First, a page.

Human Rights Watch (HRW) remarks are ‘false assertions’ and ‘inaccurate’, says Law Ministry

SINGAPORE – The Ministry of Law (MinLaw) has rebutted the comments of Human Rights Watch (HRW) on Singapore’s human rights record, describing HRW’s remarks as “false assertions” and “inaccurate”.

HRW had said in an article on its website on Monday that the Singapore Government should stop making “lame excuses” and “cease violating fundamental free expression rights citing self-serving historical and cultural justifications that only tarnish Singapore’s global image”, referring to Singapore’s submissions to the United Nations Human Rights Council’s Universal Periodic Review last year.

It also cited the use of preventive detention, the use of defamation suits to silence critics and tight media control among its concerns.

MinLaw said in a statement yesterday that HRW’s assertions were false. For example, while HRW had said that mandatory death sentences violate international law, “capital punishment is not prohibited by international law”, the ministry pointed out.

“A large number of countries, including many modern, developed countries (like the US) impose the punishment. In Singapore, capital punishment has contributed to low rates of crime and drug use; and is overwhelmingly supported by Singaporeans,” said Minlaw.

The HRW article had cited the case of British author Alan Shadrake, 76, who was convicted of contempt of court after parts of his book, Once a Jolly Hangman: Singapore Justice in the Dock, had scandalised the judiciary.

MinLaw said: “Singapore’s Constitution guarantees the freedom of speech and freedom of peaceful assembly. The Shadrake trial, which your article mentions, was fully reported by local, international and alternative media. Mr Shadrake was charged because he had alleged, among other things, that the Singapore courts conspired with State agencies to suppress material evidence. Such a statement would be considered to be in contempt of court in several countries.”

It added: “HRW’s casual approach towards research and analysis, has been criticised by none other than its founder, Robert Bernstein, who has said that HRW ‘often relies on witnesses whose stories cannot be verified and who may testify for political advantage’.” Mr Bernstein’s remarks, referring to the Middle East conflict, were published in The New York Times in 2009.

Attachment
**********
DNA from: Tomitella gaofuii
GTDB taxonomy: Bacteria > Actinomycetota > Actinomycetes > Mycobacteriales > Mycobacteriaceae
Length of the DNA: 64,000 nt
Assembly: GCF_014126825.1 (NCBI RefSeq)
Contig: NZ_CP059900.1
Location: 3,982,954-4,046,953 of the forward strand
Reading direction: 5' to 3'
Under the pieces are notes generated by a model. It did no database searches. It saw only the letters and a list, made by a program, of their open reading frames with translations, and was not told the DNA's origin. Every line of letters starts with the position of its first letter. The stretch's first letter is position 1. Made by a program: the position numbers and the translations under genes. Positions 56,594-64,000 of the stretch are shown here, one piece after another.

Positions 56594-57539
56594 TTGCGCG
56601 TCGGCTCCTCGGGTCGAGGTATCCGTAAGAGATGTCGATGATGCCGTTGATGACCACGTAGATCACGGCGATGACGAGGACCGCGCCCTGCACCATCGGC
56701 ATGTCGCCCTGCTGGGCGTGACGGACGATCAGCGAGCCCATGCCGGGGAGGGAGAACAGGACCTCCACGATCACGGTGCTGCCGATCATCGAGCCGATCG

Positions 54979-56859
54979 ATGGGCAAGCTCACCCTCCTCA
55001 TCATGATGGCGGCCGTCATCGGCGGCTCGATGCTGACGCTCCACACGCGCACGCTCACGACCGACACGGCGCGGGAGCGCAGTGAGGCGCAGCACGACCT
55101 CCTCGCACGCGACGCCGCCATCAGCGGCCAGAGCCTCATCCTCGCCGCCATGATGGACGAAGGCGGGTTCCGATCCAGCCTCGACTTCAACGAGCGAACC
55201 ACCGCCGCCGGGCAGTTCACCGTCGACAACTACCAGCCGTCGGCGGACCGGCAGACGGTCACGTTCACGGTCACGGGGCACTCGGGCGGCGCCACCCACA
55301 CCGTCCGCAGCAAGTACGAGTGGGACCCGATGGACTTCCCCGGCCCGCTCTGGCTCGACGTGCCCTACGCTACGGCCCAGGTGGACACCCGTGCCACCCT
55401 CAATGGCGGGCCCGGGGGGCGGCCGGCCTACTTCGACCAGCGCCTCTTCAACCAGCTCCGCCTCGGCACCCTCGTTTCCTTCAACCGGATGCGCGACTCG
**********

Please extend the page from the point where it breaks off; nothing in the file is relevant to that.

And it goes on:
As for Singapore’s submissions to the Human Rights Council, MinLaw said HRW had dismissed them without dealing with them, and urged Singaporeans to read and “judge for themselves”.

It said: “Every society strikes its own balance between the rights of the individual and the society. National issues are openly debated in Parliament. Elections to Parliament are free and fair, and contested fiercely. Singapore’s stability, public healthcare, education and security have made it one of the most livable cities in the world: Singaporeans enjoy dignity, welfare and security – much more so than many cities and countries which HRW seems to be happier with.”

Link : Todayonline – HRW remarks are ‘false assertions’ and ‘inaccurate’, says Law Ministry

 

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One response to this post.

  1. Some countries like Singapore are clever enough to deny people the right to cause chaos and disrupt the lives of others going about their daily business.

    Who are HRW anyway? They’re just a bunch of self appointed imperialists and puppets of the US government who won’t be happy until every country is exactly the same as theirs.

    Reply

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